And I think that democracy is a component of good governance because in many cases it is really impossible to have a government that is responsible to the needs of the people it is trying to serve without participation, feedback and the ability to hold officials accountable. So, I think in some level you cannot separate the two.
To progress in the Middle East towards more accountable governments is probably going to take a while because authoritarian governments are very deeply embedded in many Middle Eastern countries. It might take one or two generations to recognise that kind of change.
In the aftermath of Iraq war, it seems many Americans no longer believe in "the universalism of American values and institutions". You once said that such a belief led Americans often to confuse narrow national interests with those of the world community. Can you explain?
Concerning values and institutions that are universal, I think the US is one example of a broader universal pattern. Europeans have another version, the Japanese and the Koreans another still, and so on.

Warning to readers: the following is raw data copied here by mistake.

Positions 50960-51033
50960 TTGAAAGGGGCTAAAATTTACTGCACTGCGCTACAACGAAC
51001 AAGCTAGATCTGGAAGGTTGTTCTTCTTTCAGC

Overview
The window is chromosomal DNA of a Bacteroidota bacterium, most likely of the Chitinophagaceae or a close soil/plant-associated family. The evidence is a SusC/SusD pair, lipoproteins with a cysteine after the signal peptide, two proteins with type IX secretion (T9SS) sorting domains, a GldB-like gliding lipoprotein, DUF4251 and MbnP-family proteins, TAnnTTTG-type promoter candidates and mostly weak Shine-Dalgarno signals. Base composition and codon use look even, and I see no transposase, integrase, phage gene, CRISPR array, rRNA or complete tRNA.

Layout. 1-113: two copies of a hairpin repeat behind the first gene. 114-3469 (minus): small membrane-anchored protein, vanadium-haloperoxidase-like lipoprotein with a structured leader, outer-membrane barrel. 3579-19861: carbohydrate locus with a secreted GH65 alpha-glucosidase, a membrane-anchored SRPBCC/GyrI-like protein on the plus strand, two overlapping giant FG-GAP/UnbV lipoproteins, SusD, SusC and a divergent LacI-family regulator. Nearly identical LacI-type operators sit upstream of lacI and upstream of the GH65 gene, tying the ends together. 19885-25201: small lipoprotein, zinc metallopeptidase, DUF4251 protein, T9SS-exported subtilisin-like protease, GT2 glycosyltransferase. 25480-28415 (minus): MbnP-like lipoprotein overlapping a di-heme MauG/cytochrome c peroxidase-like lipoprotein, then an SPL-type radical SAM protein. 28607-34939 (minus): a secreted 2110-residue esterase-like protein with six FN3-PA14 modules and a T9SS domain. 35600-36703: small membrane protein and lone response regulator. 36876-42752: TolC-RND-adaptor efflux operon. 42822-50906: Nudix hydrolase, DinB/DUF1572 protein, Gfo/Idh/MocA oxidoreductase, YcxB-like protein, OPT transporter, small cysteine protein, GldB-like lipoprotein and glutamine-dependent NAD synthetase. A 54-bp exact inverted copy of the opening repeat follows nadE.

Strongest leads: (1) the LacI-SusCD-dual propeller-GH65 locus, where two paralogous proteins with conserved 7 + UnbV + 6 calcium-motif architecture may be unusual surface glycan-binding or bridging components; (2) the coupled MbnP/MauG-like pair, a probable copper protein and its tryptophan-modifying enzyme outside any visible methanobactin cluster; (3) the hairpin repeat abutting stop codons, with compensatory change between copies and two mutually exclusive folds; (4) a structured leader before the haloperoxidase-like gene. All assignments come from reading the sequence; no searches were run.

America is just one example of a broader pattern of democratic government. The reason, in the 20th century, that the American model prevailed is that it corresponded to the aspirations of a lot of people all over the world. I would not say that the American version is necessarily the right one.
Truly, the Americans tend to make a mistake, which is to confuse there own narrow self-interests with the promotion of broader universal values. I think that part of American exceptionalism is that we tend not to see that our narrower self- interests get mixed up with the broader universalism.
Many of your ideas are by and large different from the ideas of the Project for a New American Century (PNAC). As a founding member of PNAC, what do you see in common between you and the hard-liners of the American conservative movement? And do you consider yourself a "Neo-con"?
Well, I have been very close to people in the Project, and most people would consider me part of that movement, but I think that I am really different from them.
For example, the whole approach to Iraq, the whole relation to democracy and dealing with the Palestinian issue is a kind of severance, because many of them feel that there is really no way to deal with the Palestinian-Israeli conflict right now.
And in some sense, I am afraid they are using democracy as a kind of excuse for not dealing with it. They argue that you cannot have a settlement with the Palestinians until you have genuine democracy within the Palestinian Authority, and you have not really dealt with the broader Middle East problems until you have democracy.
That is such a long-term project, and in a way it is not an excuse for not doing anything. I think, in fact, we have all along needed to put a greater effort to pull the Palestinian issue ahead of that.
And if you have to wait until you have democracy, we will wait forever. It is too urgent, really, to have that kind of sequencing....